Russia: authorities target investigative journalists with raids amid increasing pressure on media
Tuesday morning, Russian authorities raided the apartments of several investigative journalists and their family members in Moscow. Amid a growing pressure exerted by Russian authorities on independent news media and journalists in recent months, the European Federation of Journalists together with the Journalists’ and Media Workers’ Union (JMWU) in Russia strongly condemn the raid and the unlawful actions of Russian authorities.
The police raided the journalists of the investigative online outlet Proekt: editor-in-chief Roman Badanin, correspondent Maria Zholobova, and the home of the parents of deputy-in-chief Mikhail Rubin. Rubin was detained near Zholobova’s residential building and brought to his parents’ apartment. The police seized the journalists’ equipment such as laptops, mobile phones, flash drives, and SIM cards.
Officially the raids were connected to a 2017 defamation case over a documentary produced by Badanin and Zholobova that covered Ilya Traber, a businessman with alleged ties to organized crimes. All journalists are considered witnesses in the case, although the period for bringing the case for criminal liability expired back in 2019, according to the Agora International Human Rights Group. The JMWU said this long-standing case is “just a pretext for carrying out forceful actions against our colleagues”.
Proekt said that the raids occurred after announcing on their Telegram channel the release of an investigation on Russia’s interior minister, Vladimir Kolokoltsev. The journalists found that during Kolokoltsev’s work in law enforcement agencies, his relatives acquired expensive properties now missing from official databases. The piece was nonetheless shortly published after the searches started.
Russian authorities have been increasing their pressure on independent news media and journalists in recent months. Two popular independent outlets, Meduza and VTimes, have been designated as “foreign agents” – a label slapped on groups, news outlets, or individuals that receive foreign funding. It resulted in VTimes shutting down this month and Meduza launching a crowd-funding campaign. The Justice Department’s list of foreign media agents also includes RFE/RL, «Pervoe antikorrupcionnoe SMI» (First Anti-Corruption Media), and three journalists.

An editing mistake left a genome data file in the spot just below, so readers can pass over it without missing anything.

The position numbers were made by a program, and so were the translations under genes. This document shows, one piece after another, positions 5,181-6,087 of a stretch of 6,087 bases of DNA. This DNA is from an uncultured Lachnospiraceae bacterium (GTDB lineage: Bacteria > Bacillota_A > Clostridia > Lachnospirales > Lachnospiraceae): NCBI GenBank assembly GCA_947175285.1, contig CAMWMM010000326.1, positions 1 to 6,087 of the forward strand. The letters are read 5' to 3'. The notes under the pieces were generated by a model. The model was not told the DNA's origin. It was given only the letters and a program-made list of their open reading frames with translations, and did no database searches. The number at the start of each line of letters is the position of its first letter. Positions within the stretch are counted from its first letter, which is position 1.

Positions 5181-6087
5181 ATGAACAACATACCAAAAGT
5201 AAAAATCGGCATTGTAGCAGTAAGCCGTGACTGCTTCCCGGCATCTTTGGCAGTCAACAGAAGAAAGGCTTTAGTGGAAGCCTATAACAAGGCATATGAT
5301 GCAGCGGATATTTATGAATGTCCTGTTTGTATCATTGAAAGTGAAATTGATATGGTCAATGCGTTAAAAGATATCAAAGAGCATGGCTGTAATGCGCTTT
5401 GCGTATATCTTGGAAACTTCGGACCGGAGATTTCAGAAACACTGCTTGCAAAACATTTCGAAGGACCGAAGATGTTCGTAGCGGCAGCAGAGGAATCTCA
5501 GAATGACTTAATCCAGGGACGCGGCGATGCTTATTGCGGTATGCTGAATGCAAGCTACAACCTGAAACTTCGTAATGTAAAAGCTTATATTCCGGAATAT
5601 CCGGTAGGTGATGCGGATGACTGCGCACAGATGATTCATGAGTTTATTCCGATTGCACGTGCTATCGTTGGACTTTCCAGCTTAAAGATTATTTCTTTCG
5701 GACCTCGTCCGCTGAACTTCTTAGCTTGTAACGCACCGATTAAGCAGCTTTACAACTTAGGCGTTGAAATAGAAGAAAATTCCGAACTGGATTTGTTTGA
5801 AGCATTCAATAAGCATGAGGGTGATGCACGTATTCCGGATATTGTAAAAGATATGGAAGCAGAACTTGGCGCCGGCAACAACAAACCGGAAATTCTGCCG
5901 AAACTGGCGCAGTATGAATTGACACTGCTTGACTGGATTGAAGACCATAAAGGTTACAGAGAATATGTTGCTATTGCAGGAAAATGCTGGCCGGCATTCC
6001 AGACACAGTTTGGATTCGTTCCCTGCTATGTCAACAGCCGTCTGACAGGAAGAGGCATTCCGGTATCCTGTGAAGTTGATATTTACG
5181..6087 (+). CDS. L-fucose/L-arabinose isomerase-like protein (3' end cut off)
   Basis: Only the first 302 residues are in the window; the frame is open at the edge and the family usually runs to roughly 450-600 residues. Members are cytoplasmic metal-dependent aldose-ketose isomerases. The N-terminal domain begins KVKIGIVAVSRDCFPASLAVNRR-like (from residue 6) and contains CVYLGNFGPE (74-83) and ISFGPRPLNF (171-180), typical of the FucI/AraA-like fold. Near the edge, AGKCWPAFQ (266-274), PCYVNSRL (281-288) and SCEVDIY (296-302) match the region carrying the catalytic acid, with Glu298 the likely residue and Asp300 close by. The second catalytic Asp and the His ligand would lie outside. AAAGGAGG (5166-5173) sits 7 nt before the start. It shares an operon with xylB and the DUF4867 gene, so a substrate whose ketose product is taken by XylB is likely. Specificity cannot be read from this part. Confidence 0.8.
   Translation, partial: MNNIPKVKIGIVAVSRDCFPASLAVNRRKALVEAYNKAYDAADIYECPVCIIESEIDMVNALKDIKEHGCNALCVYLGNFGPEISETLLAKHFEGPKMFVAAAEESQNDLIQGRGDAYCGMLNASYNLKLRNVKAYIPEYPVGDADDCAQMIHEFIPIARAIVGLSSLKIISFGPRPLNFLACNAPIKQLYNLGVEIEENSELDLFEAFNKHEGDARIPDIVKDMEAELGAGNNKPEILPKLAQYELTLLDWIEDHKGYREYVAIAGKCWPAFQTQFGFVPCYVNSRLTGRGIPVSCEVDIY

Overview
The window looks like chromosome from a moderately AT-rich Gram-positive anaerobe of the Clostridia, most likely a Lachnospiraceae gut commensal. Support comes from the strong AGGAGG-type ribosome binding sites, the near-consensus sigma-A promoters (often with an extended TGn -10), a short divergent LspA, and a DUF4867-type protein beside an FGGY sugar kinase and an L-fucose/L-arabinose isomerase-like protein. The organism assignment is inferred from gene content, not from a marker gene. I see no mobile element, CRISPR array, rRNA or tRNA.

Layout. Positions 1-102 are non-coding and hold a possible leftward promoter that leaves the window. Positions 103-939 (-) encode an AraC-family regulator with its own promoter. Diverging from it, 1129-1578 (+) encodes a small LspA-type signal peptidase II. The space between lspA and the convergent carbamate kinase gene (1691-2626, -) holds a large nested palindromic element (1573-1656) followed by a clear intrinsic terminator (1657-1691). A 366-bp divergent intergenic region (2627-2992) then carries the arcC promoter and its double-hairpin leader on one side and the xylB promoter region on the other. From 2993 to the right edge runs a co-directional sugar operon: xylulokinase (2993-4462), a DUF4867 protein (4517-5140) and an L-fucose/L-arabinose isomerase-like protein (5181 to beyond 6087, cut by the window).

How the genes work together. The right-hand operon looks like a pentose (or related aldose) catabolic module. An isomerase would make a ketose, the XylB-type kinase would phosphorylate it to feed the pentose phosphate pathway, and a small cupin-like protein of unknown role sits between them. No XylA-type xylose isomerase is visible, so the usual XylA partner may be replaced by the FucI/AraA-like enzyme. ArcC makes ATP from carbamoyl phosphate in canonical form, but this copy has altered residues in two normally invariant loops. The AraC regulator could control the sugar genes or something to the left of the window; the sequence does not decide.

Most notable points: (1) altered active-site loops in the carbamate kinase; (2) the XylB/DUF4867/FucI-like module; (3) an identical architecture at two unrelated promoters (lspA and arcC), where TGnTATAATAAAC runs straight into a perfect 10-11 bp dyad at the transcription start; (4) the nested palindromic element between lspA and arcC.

Earlier this year Russian authorities also raided the apartment of a prominent investigative journalist, Roman Anin, and arrested four editors of an opposition-leaning student magazine on charges of “involvement of minors in the commission of acts that pose a danger to the minor’s life”. A 19-year old journalist, Veronika Samusik, was also detained on 11 June for covering an art performance on Red Square, Moscow. She is currently under investigation for hooliganism and could face up to seven years in prison.
The JMWU is “outraged by the unlawful actions of the security officials and demands to immediately stop the “libel” case and the persecution of Proekt employees, as well as other Russian investigative journalists.”